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Book Review: Beyond Earth

Rating: Ok

I thought this book would be a catalog of places to colinzed in the solar system and the pros and cons of each. It is not that. This book is a loose collection of parts flying in formation. I will address each in turn.

1. A snapshot of the current state of the boundaries and issues of space exploration. Including concerns of cosmic rays, extended periods of weightlessness on health. Far out drives like kasmir drive (or Q drive?) and the alcubirre drive. Both interesting. I recall reading something about the kasmir drive that was different than this one where the particles are used as reaction mass. It was a bell shaped chamber where pressure was exerted on the sides differently because of its shape?

2. A discussion of Titan, which is the only place we would have reason to colonize in the authors opinion. methane seas, rich in hydrocarbons, atmospheric pressure. They hypothesize that radiation could interact with Titans atmosphere to cause food to fall from the sky for animals to gather. One of the more interesting parts of the book.

3. A lot of preaching re Climate change. Nothing new or not even a new take to make this umpteenth repetition interesting. Skip. They think global catastrophe is the only reason we would colonize space, and only the wealthy at that.

4. Include any female engineer/scientist that you can get your hands on that is remotely connected to space tech. Grudgingly include males because you have no other options.

5. A mockumentary sci fi story building on some of the ideas culminating in humans being penned into eco reservations by the galactic AI connected by FTL comms. At least they can explore other pet sapients worlds virtually online!

I was disappointed in this book in that they didn’t discuss what I think are other good candidates. The asteroid habitats, Venus cloud cities, and other gas giant moons.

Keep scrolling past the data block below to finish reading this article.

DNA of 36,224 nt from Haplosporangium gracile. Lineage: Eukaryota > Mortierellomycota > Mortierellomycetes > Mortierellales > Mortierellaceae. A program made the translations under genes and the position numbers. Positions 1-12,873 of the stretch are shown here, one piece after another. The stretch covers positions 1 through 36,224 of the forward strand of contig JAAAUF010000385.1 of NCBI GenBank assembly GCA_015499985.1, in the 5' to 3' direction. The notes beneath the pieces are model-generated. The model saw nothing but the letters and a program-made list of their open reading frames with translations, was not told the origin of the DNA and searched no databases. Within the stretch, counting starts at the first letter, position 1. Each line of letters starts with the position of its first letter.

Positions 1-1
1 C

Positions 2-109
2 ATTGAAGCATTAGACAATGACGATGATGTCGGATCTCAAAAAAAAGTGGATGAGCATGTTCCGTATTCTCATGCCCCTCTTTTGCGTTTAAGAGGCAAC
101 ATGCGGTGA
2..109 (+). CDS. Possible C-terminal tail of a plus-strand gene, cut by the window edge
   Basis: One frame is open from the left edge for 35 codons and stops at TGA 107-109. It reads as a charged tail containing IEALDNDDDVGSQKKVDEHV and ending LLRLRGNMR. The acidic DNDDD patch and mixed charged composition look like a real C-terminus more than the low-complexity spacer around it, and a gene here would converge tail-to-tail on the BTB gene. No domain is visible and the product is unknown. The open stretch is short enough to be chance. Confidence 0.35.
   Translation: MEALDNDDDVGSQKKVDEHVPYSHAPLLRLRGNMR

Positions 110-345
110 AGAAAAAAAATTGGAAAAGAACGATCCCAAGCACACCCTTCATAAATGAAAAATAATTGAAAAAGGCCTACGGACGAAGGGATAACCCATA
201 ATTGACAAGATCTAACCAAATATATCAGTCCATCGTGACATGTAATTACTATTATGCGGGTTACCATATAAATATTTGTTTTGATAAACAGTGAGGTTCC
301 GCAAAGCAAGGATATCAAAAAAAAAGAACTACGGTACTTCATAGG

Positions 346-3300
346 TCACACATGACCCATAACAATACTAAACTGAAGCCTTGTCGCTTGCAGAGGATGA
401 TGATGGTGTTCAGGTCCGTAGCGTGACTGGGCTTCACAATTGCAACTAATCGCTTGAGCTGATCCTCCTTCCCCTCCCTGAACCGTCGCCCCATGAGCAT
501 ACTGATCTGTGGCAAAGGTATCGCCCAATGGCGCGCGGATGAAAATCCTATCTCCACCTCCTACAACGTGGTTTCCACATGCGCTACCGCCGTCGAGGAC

Also I think considering the only thing to do in space is colonize is a bit myopic. As they themselves pointed out Alaska was colonized at great expense (and still doesn’t break even) for reasons other than people wanted a place to live. This would be interesting too. Space whats it good for – comms and sensors, science, metals (plutonium for fuel cells?), vacations, adventure, maybe dirty industry and materials that can only be manufacture in free fall or micro-g. I’m assuming that only the most isolationist peoples would want to live off earth. Even in the event of a global catastrophe I’m thinking that underground warrens in remote locations would be a cheaper better bet. But I’m sure we would find a lot of use out of our solar system if we had cheaper access to it.

Finally one more note. They mentioned that astronauts have only 13 hours of free time on the ISS because of housekeeping and exercise and so forth. That seems to me that the level of complexity of artificial habitat is still too high for practical human use of space. We would need to simplify a lot.

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Review: Algorithms to live by.

Rating: Re-read

I loved this book. It takes computer algorithms and applies them to everyday life. Sometimes the result is amusing as applying the secretary problem to matchmaking. And sometimes it is helpful, for example the storage method of last recently used on top – I’ve been using this system for a while, but now I have validation of that. Lots of other interesting algorithms. And one thing I like about this book, is that its advice is clear and not contradictory with disclosure of its limitations. Of course this is not really a self-help book, more of a book about algorithms ‘computer science’. Perhaps people who don’t find math interesting won’t like this – but he keeps the math general, on a verbal level with a few exceptions.